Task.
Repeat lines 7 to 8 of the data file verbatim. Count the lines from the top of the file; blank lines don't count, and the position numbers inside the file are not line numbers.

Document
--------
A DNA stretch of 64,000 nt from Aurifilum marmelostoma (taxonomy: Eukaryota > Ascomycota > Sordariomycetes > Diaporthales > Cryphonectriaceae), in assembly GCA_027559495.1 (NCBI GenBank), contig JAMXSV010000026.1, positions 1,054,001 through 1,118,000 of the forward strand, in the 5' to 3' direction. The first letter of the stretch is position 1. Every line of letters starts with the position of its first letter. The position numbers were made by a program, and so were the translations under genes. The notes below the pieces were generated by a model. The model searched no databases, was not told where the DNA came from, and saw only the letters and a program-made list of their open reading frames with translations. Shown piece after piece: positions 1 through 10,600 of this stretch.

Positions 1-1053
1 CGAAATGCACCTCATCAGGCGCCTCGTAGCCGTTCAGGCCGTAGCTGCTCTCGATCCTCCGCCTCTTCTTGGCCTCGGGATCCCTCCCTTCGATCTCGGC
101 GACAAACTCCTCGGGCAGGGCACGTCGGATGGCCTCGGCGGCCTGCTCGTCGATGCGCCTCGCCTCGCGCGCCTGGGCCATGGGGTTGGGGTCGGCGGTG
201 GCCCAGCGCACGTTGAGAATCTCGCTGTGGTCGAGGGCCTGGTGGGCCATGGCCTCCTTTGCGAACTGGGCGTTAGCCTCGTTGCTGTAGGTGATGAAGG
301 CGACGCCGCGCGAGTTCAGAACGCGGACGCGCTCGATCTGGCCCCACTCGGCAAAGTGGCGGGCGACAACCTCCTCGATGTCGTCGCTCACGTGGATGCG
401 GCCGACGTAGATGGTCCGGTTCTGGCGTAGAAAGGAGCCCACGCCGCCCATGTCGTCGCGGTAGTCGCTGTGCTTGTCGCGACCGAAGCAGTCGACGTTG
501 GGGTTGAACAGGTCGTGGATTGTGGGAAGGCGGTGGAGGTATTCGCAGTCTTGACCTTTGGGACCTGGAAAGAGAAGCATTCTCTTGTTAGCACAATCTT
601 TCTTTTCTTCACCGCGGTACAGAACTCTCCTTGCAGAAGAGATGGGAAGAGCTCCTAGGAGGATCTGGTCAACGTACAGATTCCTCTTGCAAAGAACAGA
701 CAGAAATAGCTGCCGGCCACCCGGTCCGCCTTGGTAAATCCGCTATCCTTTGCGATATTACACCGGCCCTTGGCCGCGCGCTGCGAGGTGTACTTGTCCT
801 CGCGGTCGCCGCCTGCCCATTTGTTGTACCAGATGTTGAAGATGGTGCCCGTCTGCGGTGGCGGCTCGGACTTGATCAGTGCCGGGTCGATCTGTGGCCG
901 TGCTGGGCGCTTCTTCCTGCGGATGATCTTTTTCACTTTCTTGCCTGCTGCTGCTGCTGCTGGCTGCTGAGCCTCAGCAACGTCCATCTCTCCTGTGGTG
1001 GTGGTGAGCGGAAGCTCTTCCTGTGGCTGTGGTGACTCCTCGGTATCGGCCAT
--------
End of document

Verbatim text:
401 GCCGACGTAGATGGTCCGGTTCTGGCGTAGAAAGGAGCCCACGCCGCCCATGTCGTCGCGGTAGTCGCTGTGCTTGTCGCGACCGAAGCAGTCGACGTTG
501 GGGTTGAACAGGTCGTGGATTGTGGGAAGGCGGTGGAGGTATTCGCAGTCTTGACCTTTGGGACCTGGAAAGAGAAGCATTCTCTTGTTAGCACAATCTT